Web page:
According to board data, at both the elementary school and the secondary level, more male students are being suspended than female students.

At the elementary level, 279 boys were suspended while only 78 girls were suspended. Meanwhile, at the secondary level, as 448 boys were suspended, compared to 154 girls.

The students who were expelled were referred to the Program to Assist Student Success (PASS) which offers an alternative learning environment for those suspended for six to 20 days.

In 2016-17, 91 students were sent to PASS although 15 students did not attend.


Suspensions increase in Hamilton Catholic board

Community Jan 23, 2018 by Julia Lovett Flamborough Review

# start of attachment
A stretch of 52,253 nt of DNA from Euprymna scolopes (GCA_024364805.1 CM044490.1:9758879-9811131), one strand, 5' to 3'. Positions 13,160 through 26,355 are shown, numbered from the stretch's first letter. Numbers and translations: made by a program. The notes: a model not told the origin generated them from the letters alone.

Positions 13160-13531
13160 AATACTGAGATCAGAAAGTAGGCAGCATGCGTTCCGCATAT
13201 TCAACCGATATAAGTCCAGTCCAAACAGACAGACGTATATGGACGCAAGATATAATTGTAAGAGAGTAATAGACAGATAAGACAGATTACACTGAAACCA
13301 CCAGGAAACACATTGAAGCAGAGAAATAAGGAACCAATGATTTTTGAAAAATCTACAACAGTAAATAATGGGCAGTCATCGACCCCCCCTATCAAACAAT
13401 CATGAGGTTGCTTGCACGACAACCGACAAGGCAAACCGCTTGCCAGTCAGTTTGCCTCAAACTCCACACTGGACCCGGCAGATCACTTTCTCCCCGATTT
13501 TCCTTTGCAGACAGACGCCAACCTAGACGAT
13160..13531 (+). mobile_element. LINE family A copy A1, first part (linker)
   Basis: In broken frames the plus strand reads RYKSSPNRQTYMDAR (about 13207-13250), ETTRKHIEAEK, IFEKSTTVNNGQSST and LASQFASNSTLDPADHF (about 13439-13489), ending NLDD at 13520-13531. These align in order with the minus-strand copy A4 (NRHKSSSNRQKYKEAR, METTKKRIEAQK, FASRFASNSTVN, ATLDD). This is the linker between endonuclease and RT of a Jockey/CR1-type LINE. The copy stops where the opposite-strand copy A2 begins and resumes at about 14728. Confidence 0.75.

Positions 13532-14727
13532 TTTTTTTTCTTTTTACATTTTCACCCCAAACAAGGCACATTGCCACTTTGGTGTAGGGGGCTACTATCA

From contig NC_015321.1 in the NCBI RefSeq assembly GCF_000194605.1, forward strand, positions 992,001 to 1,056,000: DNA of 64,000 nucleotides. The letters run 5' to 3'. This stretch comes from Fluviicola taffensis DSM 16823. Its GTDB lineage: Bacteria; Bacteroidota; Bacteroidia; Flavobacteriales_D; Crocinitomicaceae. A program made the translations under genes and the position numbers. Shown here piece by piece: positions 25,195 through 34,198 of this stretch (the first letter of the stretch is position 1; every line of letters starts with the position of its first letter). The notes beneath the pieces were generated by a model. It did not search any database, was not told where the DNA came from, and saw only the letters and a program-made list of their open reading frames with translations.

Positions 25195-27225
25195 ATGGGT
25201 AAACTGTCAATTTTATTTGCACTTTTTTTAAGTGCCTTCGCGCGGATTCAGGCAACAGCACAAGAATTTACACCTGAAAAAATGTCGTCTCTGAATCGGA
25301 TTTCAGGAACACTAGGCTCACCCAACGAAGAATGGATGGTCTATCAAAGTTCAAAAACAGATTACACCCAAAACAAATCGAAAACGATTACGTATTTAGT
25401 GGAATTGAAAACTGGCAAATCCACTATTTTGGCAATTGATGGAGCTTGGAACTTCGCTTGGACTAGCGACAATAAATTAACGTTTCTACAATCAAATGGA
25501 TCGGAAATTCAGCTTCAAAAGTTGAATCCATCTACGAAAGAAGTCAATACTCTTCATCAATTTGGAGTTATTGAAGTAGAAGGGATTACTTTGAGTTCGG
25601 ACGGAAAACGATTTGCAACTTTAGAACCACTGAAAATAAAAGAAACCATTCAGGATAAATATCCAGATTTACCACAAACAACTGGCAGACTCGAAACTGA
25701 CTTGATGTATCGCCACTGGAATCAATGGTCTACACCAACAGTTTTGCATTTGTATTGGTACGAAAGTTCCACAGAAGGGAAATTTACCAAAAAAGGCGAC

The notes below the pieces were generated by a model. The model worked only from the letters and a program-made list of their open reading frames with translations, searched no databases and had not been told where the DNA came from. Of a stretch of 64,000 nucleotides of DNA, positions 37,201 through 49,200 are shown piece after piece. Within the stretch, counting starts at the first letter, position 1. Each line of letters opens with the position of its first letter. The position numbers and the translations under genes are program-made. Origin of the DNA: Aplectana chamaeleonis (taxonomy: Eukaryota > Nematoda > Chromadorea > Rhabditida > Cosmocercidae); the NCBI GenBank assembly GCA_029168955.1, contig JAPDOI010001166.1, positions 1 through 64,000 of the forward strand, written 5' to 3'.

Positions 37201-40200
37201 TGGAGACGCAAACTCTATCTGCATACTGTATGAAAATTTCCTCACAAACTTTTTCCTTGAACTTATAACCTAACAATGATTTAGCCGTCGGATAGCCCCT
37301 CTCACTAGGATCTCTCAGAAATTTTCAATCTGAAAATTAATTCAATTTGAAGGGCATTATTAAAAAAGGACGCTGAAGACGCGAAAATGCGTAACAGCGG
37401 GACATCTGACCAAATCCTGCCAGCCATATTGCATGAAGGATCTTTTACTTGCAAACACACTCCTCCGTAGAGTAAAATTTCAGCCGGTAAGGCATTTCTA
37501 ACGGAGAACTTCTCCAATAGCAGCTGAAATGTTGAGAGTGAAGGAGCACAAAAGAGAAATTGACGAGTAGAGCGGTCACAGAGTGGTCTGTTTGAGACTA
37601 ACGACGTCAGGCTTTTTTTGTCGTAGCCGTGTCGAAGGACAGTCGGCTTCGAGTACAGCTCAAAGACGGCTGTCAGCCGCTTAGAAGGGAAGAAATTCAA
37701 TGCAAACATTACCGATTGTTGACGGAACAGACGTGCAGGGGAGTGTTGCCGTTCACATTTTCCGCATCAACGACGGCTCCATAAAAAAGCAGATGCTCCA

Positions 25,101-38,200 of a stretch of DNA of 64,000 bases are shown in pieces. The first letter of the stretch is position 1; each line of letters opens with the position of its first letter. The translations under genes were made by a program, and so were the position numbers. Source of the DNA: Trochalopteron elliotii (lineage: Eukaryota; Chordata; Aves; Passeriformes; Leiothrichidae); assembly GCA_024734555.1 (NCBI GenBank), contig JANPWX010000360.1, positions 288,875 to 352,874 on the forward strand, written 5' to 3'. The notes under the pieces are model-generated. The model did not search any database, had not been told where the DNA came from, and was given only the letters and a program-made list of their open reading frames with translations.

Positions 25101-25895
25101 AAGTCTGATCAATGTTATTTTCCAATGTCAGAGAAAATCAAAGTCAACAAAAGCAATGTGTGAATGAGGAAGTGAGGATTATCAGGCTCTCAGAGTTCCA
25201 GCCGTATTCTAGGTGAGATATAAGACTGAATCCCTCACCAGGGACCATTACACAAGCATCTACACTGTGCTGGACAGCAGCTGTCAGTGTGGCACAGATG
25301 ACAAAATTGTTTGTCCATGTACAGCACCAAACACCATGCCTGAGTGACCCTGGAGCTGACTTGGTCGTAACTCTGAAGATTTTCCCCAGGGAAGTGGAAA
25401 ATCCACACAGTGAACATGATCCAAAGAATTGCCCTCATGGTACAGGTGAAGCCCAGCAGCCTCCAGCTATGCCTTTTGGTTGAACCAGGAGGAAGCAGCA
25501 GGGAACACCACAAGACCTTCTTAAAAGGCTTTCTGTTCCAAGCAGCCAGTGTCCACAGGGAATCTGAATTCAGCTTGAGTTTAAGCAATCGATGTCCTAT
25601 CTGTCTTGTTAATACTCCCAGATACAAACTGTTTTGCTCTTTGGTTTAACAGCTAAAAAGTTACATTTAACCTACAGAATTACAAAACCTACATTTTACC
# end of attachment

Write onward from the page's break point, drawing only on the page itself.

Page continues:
Suspensions are on the rise in the Hamilton-Wentworth Catholic District School Board.

Trustees learned the number of suspensions have increased 11.91 per cent over the previous year at the Jan. 16 Religion, Family life and Instructional Services committee.

“A total of 959 individual students were suspended compared to 825 students from the previous school year,” said Jenny Athanasiou-Malisa, manager for social work services, noting that it reflected an increase of 16.24 per cent.

In total, 1,353 suspensions were handed out during 2016-17 — 144 more than in 2015-16. That amounts to 5,341 instructional days lost in 2016-17, compared to 4,892 days in 2015-16, an increase of 9.18 per cent.

“There were a total of 22 expulsions in the 2016-17 school year compared to 13 from previous and 17 of the expulsions were board-based and five of the expulsions were school-based,” she said.